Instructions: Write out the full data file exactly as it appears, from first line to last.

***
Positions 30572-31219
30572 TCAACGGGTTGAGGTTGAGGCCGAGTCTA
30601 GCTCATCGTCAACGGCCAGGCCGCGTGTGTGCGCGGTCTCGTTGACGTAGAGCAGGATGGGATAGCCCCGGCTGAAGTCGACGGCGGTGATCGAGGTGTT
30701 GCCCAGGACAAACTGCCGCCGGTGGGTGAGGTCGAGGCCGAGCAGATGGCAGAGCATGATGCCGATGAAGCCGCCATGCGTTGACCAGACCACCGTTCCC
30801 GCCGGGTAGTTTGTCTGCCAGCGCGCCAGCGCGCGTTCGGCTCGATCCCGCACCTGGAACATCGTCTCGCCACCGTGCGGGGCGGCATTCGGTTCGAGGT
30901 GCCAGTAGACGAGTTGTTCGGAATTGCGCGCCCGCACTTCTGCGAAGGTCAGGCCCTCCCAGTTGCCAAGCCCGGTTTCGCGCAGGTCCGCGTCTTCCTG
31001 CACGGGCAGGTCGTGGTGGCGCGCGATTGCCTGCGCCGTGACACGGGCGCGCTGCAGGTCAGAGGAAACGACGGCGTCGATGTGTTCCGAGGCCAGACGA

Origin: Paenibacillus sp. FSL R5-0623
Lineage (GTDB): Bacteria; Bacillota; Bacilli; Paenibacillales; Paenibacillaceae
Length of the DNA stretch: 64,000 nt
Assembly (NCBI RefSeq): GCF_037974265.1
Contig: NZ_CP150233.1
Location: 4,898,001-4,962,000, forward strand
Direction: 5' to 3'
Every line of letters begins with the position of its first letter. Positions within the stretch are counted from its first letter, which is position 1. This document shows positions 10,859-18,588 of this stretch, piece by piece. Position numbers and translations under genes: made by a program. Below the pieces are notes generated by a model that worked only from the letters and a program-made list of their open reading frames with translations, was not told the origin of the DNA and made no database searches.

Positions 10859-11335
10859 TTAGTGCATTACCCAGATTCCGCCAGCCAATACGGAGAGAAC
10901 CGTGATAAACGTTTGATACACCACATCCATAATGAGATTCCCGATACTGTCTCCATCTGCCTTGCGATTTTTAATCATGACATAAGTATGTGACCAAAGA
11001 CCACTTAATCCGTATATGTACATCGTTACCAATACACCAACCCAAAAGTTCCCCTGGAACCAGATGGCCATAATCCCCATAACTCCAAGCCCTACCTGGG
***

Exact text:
Positions 30572-31219
30572 TCAACGGGTTGAGGTTGAGGCCGAGTCTA
30601 GCTCATCGTCAACGGCCAGGCCGCGTGTGTGCGCGGTCTCGTTGACGTAGAGCAGGATGGGATAGCCCCGGCTGAAGTCGACGGCGGTGATCGAGGTGTT
30701 GCCCAGGACAAACTGCCGCCGGTGGGTGAGGTCGAGGCCGAGCAGATGGCAGAGCATGATGCCGATGAAGCCGCCATGCGTTGACCAGACCACCGTTCCC
30801 GCCGGGTAGTTTGTCTGCCAGCGCGCCAGCGCGCGTTCGGCTCGATCCCGCACCTGGAACATCGTCTCGCCACCGTGCGGGGCGGCATTCGGTTCGAGGT
30901 GCCAGTAGACGAGTTGTTCGGAATTGCGCGCCCGCACTTCTGCGAAGGTCAGGCCCTCCCAGTTGCCAAGCCCGGTTTCGCGCAGGTCCGCGTCTTCCTG
31001 CACGGGCAGGTCGTGGTGGCGCGCGATTGCCTGCGCCGTGACACGGGCGCGCTGCAGGTCAGAGGAAACGACGGCGTCGATGTGTTCCGAGGCCAGACGA

Origin: Paenibacillus sp. FSL R5-0623
Lineage (GTDB): Bacteria; Bacillota; Bacilli; Paenibacillales; Paenibacillaceae
Length of the DNA stretch: 64,000 nt
Assembly (NCBI RefSeq): GCF_037974265.1
Contig: NZ_CP150233.1
Location: 4,898,001-4,962,000, forward strand
Direction: 5' to 3'
Every line of letters begins with the position of its first letter. Positions within the stretch are counted from its first letter, which is position 1. This document shows positions 10,859-18,588 of this stretch, piece by piece. Position numbers and translations under genes: made by a program. Below the pieces are notes generated by a model that worked only from the letters and a program-made list of their open reading frames with translations, was not told the origin of the DNA and made no database searches.

Positions 10859-11335
10859 TTAGTGCATTACCCAGATTCCGCCAGCCAATACGGAGAGAAC
10901 CGTGATAAACGTTTGATACACCACATCCATAATGAGATTCCCGATACTGTCTCCATCTGCCTTGCGATTTTTAATCATGACATAAGTATGTGACCAAAGA
11001 CCACTTAATCCGTATATGTACATCGTTACCAATACACCAACCCAAAAGTTCCCCTGGAACCAGATGGCCATAATCCCCATAACTCCAAGCCCTACCTGGG